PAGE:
NATIONAL HARBOR, Md. -- Right-hander Chris Heston, who threw a no-hitter in a strong 2015 rookie season before spending most of last year in Triple-A and on the disabled list, was traded from the Giants to the Mariners for a player to be named on Wednesday.
The deal was the seventh trade in the past month by Mariners general manager Jerry Dipoto, but his first move of the Winter Meetings, which conclude Thursday. Richie Shaffer, a utility player acquired from the Rays last month, was designated for assignment to open a spot on the 40-man roster for Heston.
"Adding Chris is another move in our continuing effort to build a deep and flexible pitching staff," Dipoto said. "His composure and solid feel to pitch has produced positive results at all levels throughout his career."
Dipoto came to the Gaylord National Resort & Convention Center in search of a veteran mid-rotation starting pitcher, and that search continues as Heston figures more as organizational depth, though he's shown the ability to be a productive Major League starter when healthy.
Heston went 12-11 with a 3.95 ERA in 31 starts in 2015, but threw just five innings for the Giants in four relief outings in '16, while allowing six runs on nine hits. He was 2-9 with a 4.54 ERA in 15 games, including 14 starts, for Triple-A Sacramento before going on the 60-day disabled list in June with an oblique injury.
The Giants were looking to move Heston to open a spot on their 40-man roster for closer Mark Melancon, who has agreed to terms on a four-year deal.
That move may be all the Mariners pull off at the Winter Meetings as Dipoto is scheduled to fly back to Seattle early Thursday and said his team won't make a selection in the morning's Major League portion of the Rule 5 Draft, given that his 40-man roster is full.
Dipoto said the trade market for a proven mid-rotation starter remains sluggish as teams continue weighing all options in a market where the free-agent crop is very thin.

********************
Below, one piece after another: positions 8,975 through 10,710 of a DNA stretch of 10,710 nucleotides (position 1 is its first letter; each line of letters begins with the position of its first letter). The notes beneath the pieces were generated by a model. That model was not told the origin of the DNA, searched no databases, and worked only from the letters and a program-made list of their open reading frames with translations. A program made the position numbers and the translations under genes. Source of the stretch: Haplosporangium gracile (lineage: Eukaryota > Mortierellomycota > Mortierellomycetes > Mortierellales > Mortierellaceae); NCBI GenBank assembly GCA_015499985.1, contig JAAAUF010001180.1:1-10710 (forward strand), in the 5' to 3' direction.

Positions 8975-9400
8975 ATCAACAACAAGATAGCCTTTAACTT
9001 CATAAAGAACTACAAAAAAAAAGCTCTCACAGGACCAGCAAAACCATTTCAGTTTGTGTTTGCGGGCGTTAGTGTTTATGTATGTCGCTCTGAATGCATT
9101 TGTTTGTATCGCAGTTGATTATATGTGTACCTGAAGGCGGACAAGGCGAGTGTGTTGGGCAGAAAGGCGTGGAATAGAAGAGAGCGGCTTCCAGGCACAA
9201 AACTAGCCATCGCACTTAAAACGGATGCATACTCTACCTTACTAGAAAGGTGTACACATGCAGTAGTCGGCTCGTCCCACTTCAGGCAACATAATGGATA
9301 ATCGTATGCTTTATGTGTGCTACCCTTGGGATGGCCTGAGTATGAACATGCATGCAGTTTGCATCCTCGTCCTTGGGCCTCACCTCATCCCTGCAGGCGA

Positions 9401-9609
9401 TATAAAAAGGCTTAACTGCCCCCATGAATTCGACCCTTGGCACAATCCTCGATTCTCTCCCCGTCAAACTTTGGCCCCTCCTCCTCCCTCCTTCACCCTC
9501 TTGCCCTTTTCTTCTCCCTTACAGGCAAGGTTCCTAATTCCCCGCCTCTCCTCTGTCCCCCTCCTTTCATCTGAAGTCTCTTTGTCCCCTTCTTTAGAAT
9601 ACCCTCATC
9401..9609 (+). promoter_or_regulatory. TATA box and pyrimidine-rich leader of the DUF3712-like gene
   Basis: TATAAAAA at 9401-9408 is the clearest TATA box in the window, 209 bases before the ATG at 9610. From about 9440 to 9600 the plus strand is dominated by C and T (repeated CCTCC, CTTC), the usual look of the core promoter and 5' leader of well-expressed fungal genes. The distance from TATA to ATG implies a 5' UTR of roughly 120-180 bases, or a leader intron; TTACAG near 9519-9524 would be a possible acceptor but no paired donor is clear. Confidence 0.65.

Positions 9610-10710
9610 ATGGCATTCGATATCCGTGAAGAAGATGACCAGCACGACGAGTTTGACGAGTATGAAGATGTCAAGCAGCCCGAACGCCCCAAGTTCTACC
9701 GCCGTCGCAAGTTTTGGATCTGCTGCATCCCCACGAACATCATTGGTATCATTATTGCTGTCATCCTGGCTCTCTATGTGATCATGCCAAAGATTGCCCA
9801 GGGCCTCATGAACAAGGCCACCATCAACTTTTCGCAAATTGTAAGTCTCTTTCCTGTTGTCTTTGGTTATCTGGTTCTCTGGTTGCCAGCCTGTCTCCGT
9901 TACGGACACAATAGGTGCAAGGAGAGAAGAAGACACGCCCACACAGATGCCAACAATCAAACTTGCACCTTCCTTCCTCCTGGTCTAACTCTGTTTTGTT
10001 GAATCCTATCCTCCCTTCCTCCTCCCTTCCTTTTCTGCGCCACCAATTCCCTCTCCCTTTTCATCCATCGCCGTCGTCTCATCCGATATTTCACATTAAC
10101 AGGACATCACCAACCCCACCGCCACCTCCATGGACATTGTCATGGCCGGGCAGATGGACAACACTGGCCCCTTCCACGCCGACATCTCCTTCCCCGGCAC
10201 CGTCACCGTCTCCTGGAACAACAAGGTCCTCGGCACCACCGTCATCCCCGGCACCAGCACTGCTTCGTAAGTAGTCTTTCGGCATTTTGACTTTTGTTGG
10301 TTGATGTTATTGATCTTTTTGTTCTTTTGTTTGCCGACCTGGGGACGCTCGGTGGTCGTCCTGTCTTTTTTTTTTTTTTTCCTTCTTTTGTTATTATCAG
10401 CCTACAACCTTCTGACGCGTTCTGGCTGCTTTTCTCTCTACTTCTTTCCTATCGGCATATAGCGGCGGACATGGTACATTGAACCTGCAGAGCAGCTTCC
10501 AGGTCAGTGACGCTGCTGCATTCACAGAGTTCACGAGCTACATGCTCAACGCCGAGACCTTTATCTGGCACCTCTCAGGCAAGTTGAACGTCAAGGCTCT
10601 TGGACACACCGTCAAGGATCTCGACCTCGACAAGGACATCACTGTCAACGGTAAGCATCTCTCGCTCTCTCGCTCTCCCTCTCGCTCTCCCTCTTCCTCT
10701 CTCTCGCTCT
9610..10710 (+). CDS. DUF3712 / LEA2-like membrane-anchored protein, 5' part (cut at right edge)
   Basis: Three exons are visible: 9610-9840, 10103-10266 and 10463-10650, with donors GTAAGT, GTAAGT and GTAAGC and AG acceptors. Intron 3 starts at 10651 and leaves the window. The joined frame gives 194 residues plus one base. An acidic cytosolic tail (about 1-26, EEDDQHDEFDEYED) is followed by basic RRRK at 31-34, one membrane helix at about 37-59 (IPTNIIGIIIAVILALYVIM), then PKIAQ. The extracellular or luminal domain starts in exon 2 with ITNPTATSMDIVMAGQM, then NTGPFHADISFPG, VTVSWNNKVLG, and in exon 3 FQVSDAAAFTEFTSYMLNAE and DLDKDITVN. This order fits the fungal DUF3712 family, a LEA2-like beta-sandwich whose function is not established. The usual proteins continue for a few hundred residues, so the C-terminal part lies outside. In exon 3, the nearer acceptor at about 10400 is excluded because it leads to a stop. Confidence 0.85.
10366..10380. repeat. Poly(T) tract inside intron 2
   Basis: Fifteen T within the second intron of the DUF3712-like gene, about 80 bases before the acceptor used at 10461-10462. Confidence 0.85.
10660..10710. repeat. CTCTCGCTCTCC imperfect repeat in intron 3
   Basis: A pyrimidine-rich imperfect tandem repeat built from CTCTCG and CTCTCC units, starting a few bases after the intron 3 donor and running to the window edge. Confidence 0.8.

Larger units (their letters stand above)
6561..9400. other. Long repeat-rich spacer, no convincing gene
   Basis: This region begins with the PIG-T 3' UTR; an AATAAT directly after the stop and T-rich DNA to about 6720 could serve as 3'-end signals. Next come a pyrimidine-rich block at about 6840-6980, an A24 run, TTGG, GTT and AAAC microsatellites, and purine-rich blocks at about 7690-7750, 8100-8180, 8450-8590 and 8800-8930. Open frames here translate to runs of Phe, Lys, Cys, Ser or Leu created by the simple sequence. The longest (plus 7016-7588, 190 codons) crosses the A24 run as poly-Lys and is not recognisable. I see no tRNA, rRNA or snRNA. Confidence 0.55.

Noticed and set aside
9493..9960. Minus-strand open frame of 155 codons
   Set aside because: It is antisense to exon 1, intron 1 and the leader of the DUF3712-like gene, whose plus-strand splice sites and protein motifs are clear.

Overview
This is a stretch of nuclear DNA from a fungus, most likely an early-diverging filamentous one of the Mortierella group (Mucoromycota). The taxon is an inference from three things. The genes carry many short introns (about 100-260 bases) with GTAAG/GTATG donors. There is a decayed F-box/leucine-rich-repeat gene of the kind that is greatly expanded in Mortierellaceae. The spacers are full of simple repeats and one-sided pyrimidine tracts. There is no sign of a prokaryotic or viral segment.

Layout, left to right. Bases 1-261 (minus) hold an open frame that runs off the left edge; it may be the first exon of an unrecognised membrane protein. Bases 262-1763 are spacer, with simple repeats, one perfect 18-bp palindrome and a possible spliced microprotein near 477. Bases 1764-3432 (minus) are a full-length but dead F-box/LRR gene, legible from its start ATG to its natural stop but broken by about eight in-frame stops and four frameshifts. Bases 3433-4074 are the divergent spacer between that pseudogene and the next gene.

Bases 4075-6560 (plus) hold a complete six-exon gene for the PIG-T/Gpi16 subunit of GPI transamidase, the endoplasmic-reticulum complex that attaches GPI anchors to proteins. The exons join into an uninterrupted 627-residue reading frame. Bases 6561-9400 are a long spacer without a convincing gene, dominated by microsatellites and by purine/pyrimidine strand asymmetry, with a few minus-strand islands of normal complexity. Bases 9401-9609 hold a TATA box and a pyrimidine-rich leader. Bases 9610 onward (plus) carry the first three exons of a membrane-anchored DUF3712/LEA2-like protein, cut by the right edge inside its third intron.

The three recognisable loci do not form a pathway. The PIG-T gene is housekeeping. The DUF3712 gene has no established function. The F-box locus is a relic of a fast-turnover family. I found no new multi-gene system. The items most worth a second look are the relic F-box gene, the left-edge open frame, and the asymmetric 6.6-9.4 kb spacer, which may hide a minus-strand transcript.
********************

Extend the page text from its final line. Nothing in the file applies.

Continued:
"We've definitely set some stages and made some progress," he said. "I don't feel anything is at a tipping point right now. But that's kind of how discussions -- whether a trade or negotiations -- go. You might not think you're in the right ballpark and 10 minutes later, you're in the red zone. Anything is possible.
"We have had more than our fair share of activity and discussion, and I'm sure that will continue tonight and into tomorrow. And my guess is if we leave here without filling our needs, it will continue into Friday and next week."
Dipoto has focused mostly on trade possibilities, but has made preliminary contact on available free agents as well. According to a source, the Mariners indeed talked to representatives for Mark Trumbo, even though the slugger doesn't seemingly fit Seattle's current plans.
Dipoto declined to comment on Trumbo specifically, but he acknowledged doing due diligence on a number of available veterans in order to "understand where the industry stands" and prepare for any situations that might arise in trade circumstances with teams that might have various needs.
"We're trying to be as prepared as we can be," Dipoto said. "As a result, we've checked in with some free agents, but haven't taken it too far down the road with any."
Greg Johns has covered the Mariners since 1997, and for MLB.com since 2011. Follow him on Twitter @GregJohnsMLB and listen to his podcast. This story was not subject to the approval of Major League Baseball or its clubs.